“Sticky Fingers” by the Rolling Stones (1971)
Part of the film “Gimme Shelter” shows the Rolling Stones stopping between shows on their 1969 U.S. tour at the famed recording studio in Muscle Shoals, Ala. There, they started work on some new songs, including one called “Brown Sugar.”
“Gimme Shelter,” of course, also captures the stabbing death of a fan at the Altamont Free Concert in the California desert, just a couple of days after the Muscle Shoals sessions. The fatality occurred during the Stones’ performance of “Under My Thumb,” basically in front of the stage.
The Stones weren’t sure exactly what happened until they saw the applicable footage. They did know something major went down, and they weren’t quite prepared to launch into another tune until guitarist Mick Taylor suggested one of the new songs.
And so came the public debut of “Brown Sugar,” the song that eventually opened the Stones’ first new album of the ’70s.
No one was quite sure what to expect in Altamont’s aftermath, but the band delivered its third straight essential long-player, following “Beggars Banquet” and “Let It Bleed.” Taylor’s full involvement on a Stones album for the first time serves as an added bonus for “Sticky Fingers.”
“Brown Sugar” and “Wild Horses,” which also was recorded at Muscle Shoals, still stand as two of rock’s best-known songs. Several others have been stapes of FM radio for more than four decades: “Bitch,” “Sway,” “Dead Flowers” and the extended workout of “Can You Hear Me Knocking.”
Featuring one of Keith Richards’ most memorable licks, “Brown Sugar” reportedly was written by Mick Jagger with his then-girlfriend (and mother of his daughter Karis), Marsha Hunt, in mind. He has been kind of vague on why he sings about a “scarred old slaver” and his women, telling Rolling Stone in 1995: “God knows what I’m on about on that song. It’s such a mishmash. All the nasty subjects in one go … I never would write that song now.”
“Sway” is indicative of Taylor’s influence on the band, putting his guitar talents on full display, particularly during the outro. He also dominates “Can You Hear Me Knocking,” following a stellar saxophone part by Bobby Keys that got him work with the Stones for years to come.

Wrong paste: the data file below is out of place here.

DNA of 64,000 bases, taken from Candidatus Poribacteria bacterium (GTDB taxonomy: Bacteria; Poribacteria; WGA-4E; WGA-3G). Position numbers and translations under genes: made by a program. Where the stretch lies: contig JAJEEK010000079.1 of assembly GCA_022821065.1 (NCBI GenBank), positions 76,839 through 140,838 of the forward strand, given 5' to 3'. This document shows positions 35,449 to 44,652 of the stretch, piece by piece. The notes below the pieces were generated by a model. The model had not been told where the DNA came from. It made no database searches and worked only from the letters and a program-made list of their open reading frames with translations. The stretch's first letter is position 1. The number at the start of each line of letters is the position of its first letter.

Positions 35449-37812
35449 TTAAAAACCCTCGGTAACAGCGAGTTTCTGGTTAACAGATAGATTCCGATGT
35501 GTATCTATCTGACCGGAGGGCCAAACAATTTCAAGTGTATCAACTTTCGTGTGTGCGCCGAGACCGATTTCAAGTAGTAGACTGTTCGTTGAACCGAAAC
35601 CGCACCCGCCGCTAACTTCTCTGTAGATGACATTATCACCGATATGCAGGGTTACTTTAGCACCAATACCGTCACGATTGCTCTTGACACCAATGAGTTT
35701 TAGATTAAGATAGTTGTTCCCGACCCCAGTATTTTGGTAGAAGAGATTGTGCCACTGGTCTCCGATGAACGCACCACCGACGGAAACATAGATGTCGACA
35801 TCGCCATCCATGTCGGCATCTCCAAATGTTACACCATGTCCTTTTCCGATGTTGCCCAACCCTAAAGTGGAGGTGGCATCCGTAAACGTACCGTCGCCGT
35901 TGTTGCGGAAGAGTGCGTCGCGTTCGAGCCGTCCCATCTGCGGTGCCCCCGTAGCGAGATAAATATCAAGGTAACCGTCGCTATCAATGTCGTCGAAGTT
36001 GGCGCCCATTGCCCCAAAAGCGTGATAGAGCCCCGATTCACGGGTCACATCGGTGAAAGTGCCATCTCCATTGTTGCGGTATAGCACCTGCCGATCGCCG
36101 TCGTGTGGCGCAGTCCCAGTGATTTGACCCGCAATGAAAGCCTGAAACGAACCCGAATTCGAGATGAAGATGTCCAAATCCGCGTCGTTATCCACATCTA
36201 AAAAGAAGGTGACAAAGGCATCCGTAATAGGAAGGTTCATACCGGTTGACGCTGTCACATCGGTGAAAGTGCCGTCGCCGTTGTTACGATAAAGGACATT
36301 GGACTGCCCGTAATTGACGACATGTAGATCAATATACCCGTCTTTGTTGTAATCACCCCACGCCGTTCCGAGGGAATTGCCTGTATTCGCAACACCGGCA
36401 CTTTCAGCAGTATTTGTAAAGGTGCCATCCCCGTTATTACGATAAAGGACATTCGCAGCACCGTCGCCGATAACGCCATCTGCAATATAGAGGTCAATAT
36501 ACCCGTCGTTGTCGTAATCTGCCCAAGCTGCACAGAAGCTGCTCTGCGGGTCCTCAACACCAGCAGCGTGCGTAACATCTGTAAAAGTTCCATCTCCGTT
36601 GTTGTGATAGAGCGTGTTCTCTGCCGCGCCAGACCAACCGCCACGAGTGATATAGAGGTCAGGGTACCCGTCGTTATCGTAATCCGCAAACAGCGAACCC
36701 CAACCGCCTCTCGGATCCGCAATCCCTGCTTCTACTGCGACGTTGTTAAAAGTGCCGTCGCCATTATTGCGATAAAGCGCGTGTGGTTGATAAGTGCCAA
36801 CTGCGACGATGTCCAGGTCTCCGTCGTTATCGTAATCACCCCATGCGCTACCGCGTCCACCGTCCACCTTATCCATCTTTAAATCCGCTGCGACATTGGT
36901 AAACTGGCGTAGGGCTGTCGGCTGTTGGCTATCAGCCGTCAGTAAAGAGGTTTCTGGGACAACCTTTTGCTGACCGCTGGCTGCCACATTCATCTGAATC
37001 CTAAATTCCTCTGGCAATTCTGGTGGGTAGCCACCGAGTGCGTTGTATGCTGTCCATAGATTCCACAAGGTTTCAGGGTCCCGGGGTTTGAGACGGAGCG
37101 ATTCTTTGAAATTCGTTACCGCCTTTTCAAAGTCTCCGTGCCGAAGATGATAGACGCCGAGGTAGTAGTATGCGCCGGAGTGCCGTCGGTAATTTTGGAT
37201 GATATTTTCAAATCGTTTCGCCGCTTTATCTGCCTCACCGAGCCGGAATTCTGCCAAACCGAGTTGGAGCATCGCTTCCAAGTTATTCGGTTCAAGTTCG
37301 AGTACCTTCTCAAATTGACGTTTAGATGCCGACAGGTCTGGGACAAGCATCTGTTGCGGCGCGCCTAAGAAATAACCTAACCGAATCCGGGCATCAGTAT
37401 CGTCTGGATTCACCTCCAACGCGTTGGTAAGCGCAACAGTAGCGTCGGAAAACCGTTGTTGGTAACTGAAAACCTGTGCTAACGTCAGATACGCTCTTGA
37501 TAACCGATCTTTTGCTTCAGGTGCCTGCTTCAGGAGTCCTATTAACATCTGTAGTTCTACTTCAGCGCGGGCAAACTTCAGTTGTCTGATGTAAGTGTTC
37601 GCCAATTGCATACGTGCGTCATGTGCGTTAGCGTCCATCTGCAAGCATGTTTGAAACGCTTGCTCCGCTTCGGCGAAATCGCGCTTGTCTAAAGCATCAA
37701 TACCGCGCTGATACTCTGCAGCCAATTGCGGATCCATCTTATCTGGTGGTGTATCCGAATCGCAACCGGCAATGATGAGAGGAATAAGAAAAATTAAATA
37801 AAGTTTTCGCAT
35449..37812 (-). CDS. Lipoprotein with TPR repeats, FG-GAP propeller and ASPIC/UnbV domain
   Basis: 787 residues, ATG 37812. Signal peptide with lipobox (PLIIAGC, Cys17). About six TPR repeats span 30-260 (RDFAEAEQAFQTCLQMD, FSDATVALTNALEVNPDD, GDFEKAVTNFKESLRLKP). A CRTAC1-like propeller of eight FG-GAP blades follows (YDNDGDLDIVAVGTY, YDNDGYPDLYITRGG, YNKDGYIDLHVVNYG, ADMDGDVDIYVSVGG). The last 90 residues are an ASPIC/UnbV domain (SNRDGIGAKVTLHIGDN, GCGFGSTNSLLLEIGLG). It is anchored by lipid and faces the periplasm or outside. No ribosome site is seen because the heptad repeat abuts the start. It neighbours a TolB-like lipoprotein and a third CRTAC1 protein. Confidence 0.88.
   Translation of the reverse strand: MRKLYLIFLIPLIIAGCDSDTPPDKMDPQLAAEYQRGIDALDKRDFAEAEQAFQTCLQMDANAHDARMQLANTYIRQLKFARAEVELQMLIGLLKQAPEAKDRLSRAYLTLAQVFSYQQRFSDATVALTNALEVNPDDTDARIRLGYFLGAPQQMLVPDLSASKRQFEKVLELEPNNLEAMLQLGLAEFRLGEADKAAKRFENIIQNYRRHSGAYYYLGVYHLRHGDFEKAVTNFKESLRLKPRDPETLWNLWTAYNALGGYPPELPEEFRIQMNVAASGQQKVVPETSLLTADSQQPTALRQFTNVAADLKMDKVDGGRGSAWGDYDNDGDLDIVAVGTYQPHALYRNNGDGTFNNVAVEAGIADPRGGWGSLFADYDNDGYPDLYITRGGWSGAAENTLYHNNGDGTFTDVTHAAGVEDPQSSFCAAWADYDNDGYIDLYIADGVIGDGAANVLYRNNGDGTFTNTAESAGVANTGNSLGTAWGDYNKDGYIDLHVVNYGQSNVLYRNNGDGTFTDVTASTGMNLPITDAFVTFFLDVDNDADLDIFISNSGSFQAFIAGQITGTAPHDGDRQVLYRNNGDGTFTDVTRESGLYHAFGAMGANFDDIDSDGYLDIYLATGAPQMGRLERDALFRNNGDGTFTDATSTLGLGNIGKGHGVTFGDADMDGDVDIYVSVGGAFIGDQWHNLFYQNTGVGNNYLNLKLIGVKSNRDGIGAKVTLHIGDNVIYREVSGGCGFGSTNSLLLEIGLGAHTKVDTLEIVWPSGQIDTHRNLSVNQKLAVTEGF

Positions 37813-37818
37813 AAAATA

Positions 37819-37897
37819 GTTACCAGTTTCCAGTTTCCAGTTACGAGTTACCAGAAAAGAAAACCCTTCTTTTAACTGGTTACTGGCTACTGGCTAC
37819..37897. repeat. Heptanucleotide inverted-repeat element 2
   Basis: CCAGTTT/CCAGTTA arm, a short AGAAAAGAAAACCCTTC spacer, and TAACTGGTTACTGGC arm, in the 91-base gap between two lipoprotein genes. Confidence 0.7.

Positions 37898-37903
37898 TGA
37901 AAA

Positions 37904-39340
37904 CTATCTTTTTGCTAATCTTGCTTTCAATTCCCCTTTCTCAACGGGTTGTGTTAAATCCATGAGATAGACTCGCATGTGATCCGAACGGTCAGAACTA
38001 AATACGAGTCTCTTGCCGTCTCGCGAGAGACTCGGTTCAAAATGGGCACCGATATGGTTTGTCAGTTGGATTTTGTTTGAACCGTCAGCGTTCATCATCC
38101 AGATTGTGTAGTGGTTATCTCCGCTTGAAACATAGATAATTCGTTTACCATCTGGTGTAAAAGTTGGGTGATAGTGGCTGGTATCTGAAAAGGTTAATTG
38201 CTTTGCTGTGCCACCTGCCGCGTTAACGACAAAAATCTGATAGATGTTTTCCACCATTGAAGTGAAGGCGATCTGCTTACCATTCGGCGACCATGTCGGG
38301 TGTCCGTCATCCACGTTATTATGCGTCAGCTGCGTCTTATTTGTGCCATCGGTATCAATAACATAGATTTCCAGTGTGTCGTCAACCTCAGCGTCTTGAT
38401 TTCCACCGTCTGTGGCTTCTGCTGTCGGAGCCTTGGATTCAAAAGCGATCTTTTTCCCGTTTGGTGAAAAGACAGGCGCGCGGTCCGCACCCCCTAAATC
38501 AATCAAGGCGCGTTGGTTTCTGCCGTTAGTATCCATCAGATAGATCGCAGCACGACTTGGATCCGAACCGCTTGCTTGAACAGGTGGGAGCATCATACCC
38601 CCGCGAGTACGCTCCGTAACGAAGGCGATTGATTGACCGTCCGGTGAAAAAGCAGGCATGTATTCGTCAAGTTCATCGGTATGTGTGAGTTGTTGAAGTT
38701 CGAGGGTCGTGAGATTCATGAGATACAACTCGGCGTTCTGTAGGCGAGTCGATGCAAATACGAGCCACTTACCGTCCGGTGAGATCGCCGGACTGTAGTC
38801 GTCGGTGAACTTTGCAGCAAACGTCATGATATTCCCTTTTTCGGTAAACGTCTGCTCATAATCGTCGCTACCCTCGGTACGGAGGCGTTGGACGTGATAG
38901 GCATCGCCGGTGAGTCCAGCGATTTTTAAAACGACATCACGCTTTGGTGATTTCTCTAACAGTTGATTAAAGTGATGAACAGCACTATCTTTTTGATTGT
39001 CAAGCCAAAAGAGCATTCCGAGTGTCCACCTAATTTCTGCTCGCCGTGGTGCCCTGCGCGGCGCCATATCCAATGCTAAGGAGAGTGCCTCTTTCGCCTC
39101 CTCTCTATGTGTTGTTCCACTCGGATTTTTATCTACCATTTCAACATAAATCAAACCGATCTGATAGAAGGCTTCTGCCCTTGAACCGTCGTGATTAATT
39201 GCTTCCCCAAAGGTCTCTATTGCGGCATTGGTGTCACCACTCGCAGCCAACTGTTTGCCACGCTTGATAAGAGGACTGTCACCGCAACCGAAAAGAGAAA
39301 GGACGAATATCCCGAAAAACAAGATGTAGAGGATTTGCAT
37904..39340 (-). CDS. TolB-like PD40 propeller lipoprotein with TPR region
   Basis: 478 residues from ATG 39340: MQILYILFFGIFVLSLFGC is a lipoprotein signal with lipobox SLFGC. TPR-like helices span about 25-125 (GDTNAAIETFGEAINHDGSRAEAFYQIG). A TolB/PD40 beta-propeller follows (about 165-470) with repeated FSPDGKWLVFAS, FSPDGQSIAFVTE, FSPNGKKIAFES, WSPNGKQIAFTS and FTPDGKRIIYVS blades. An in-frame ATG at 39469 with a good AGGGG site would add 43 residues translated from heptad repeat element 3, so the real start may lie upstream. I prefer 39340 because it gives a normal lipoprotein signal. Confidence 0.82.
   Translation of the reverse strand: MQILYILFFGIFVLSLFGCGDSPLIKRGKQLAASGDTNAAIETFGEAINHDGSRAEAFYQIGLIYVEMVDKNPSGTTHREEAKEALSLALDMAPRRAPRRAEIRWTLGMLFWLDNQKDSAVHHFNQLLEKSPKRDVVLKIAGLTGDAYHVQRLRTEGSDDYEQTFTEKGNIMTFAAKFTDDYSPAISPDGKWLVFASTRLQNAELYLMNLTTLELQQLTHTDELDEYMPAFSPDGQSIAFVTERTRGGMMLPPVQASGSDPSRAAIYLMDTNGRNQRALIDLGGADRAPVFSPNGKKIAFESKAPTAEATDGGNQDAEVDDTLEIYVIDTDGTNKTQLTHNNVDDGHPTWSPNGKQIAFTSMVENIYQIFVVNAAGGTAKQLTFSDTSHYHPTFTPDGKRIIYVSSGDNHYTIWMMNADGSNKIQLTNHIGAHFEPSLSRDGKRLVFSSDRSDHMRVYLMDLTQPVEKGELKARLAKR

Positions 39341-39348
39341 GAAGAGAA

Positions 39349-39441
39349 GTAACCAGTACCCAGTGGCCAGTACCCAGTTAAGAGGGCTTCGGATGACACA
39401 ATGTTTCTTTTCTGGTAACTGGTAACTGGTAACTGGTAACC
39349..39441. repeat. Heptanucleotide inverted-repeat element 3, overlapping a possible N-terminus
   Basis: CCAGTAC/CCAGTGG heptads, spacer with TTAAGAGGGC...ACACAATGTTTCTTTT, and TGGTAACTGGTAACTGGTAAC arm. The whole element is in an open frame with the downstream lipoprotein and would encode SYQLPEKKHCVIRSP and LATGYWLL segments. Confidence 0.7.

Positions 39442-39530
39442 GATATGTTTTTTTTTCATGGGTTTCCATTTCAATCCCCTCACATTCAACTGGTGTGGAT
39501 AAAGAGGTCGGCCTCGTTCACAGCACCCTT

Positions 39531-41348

“You Gotta Move,” a blues tune attributed to Mississippi Fred McDowell and the Rev. Gary Davis, also was recorded at Muscle Shoals. That’s appropriate, given the song’s raw, Southern-inspired arrangement.
The second side of the “Sticky Fingers” LP shows the Stones successfully tackling a number of other styles, from the R&B influence of “Bitch” and “I Got the Blues” to the country rock of “Dead Flowers.” The album closes with the ballad “Moonlight Mile,” which references “a head full of snow” and as a result is often thought to be about cocaine use.
“Sister Morphine” is one of the era’s more straightforward songs about drug abuse, with such harrowing lyrics as: “Well it just goes to show things are not what they seem/Please, Sister Morphine, turn my nightmares into dreams/Oh, can’t you see I’m fading fast/And that this shot will be my last.”
Another Jagger ex-girlfriend, Marianne Faithfull, won composing credits to “Sister Morphine” after taking Mick and Keith to court. Taylor also has claimed to deserve credits for other material, but so far the legal system hasn’t ruled in his favor.
“Sticky Fingers” might be best remembered among the early ’70s record-buying public for its cover, the Andy Warhol-conceived shot of a male crotch in blue jeans, complete with a workable zipper. The inner sleeve featured the first appearance of the lips-and-tongue logo that have been identified with the Stones ever since.
The album needed no such gimmicks, though. The music continues to sell itself.